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EDITORIAL: Biden flip-flops on fracking

Joe Biden needs to win Pennsylvania, so he’s changed his position on fracking.

In late August, the Democratic presidential nominee emerged from his basement and traveled to the Keystone State. He sought to assure voters there that a Biden administration wouldn’t threaten the fracking industry. Fracking, which is a method of extracting oil and natural gas from shale rock, is a vital part of the state’s economy. A study from the U.S. Chamber of Commerce found that outlawing fracking would eliminate 600,000 jobs in Pennsylvania alone.

“I am not banning fracking,” Biden said. “Let me say that again: I am not banning fracking.”

That’s a John Kerry-level flip flop from the position he took repeatedly during the Democratic primary. Many Democratic voters want to eliminate oil and natural gas production under the guise of addressing global warming. Mr. Biden repeatedly told those voters that he agreed with them.

During a debate last year, CNN’s Dana Bash asked Mr. Biden if “there would be any place for fossil fuels, including coal and fracking, in a Biden administration?”

“We would make sure it’s eliminated,” Mr. Biden said.

During a March debate, Sen. Bernie Sanders challenged Mr. Biden on this issue. “You cannot continue, as I understand, Joe believes, to continue fracking,” Mr. Sanders said. “Correct me if I am wrong.”

Mr. Biden jumped in to do just that. “No new fracking,” he responded.

He echoed the same sentiment on the campaign trail. In January, a voter asked him if he agreed with “stopping fracking.” Mr. Biden responded, “Yes.”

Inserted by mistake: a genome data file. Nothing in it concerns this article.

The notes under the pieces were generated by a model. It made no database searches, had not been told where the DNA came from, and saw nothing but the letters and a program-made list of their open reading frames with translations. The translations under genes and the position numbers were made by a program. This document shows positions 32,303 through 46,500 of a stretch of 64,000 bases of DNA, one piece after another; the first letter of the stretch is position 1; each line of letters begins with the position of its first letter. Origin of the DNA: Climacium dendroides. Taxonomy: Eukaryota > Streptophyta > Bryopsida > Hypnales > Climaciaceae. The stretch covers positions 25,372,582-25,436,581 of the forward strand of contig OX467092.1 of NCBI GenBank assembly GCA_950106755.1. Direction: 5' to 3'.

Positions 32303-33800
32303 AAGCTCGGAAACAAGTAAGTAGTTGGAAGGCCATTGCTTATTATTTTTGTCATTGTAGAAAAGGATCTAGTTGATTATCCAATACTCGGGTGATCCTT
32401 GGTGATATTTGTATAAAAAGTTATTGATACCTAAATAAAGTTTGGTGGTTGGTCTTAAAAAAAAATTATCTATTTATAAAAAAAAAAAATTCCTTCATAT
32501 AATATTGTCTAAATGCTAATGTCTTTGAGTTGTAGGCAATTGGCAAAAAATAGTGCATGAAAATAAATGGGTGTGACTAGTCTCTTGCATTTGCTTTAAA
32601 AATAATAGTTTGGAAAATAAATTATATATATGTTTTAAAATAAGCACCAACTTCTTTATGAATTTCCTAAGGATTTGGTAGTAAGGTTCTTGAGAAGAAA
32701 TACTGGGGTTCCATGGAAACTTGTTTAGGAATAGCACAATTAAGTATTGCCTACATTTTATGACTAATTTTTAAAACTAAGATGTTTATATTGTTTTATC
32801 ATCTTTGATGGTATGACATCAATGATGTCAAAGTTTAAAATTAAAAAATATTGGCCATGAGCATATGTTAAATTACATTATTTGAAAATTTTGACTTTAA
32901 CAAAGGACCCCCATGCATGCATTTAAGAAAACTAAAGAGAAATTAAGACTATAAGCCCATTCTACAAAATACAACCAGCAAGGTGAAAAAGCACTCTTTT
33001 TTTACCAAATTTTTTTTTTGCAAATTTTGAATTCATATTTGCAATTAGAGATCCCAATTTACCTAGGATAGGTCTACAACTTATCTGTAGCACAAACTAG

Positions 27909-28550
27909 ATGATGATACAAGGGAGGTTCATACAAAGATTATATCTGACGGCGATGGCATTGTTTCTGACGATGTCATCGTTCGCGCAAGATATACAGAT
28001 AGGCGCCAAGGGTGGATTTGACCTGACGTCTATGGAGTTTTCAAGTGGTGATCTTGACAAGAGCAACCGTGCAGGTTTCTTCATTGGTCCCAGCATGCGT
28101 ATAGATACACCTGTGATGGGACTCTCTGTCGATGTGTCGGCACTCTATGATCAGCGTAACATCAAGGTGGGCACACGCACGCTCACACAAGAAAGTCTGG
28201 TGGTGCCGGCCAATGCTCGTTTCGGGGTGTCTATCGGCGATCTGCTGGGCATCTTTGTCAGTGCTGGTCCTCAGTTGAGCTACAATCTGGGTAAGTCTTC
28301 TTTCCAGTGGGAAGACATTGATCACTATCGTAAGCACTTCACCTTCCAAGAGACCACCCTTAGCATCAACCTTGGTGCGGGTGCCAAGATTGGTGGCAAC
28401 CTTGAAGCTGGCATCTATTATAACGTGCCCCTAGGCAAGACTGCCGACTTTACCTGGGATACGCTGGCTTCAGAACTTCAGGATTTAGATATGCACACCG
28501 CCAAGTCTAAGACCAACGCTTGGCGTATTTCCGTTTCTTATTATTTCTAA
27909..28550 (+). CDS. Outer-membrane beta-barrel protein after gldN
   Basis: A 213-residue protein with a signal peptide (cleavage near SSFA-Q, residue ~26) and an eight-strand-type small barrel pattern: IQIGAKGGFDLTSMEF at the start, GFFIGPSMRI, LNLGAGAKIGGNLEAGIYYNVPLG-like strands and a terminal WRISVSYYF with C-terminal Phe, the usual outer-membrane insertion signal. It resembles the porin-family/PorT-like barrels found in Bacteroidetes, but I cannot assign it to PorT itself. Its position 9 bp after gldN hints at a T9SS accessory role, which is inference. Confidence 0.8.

“We are going to get rid of fossil fuels,” Mr. Biden said at a rally in February. He added, “We’re going to phase out fossil fuels.”

Sen. Kamala Harris has undergone a similar metamorphosis in recent weeks. Last September, Harris said during a CNN town hall event that “there’s no question I’m in favor of banning fracking.” Earlier this month, Ms. Harris said she was comfortable with Mr. Biden’s new position. Fracking provides “good-paying jobs in places like Pennsylvania,” she said.

This isn’t just an issue that should concern states that produce and refine fossil fuels. Fracking provides the energy that powers the modern economy. The U.S. Chamber estimated that a fracking ban would eliminate 19 million jobs nationwide by 2025. It would also double the cost of gasoline. It would triple the cost of natural gas. It would quadruple the cost of household electricity. It would hinder the nation’s energy independence.

None of this is surprising as Mr. Biden attempts to reconcile his promises to the far left with the reality of electoral politics. But if Mr. Biden is elected, expect him to flip on his current flip-flop. That would be bad news for Pennsylvania — and Nevada.

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